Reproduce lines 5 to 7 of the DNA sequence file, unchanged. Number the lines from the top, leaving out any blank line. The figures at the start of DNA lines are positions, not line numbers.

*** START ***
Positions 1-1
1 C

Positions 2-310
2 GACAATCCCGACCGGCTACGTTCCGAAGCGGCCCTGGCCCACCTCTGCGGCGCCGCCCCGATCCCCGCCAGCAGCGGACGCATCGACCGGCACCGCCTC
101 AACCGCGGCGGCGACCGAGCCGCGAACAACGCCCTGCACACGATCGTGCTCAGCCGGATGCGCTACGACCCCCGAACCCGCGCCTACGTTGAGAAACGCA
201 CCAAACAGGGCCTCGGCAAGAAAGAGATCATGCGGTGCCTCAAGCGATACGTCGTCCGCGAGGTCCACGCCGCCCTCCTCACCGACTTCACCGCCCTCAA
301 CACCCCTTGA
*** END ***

101 AACCGCGGCGGCGACCGAGCCGCGAACAACGCCCTGCACACGATCGTGCTCAGCCGGATGCGCTACGACCCCCGAACCCGCGCCTACGTTGAGAAACGCA
201 CCAAACAGGGCCTCGGCAAGAAAGAGATCATGCGGTGCCTCAAGCGATACGTCGTCCGCGAGGTCCACGCCGCCCTCCTCACCGACTTCACCGCCCTCAA
301 CACCCCTTGA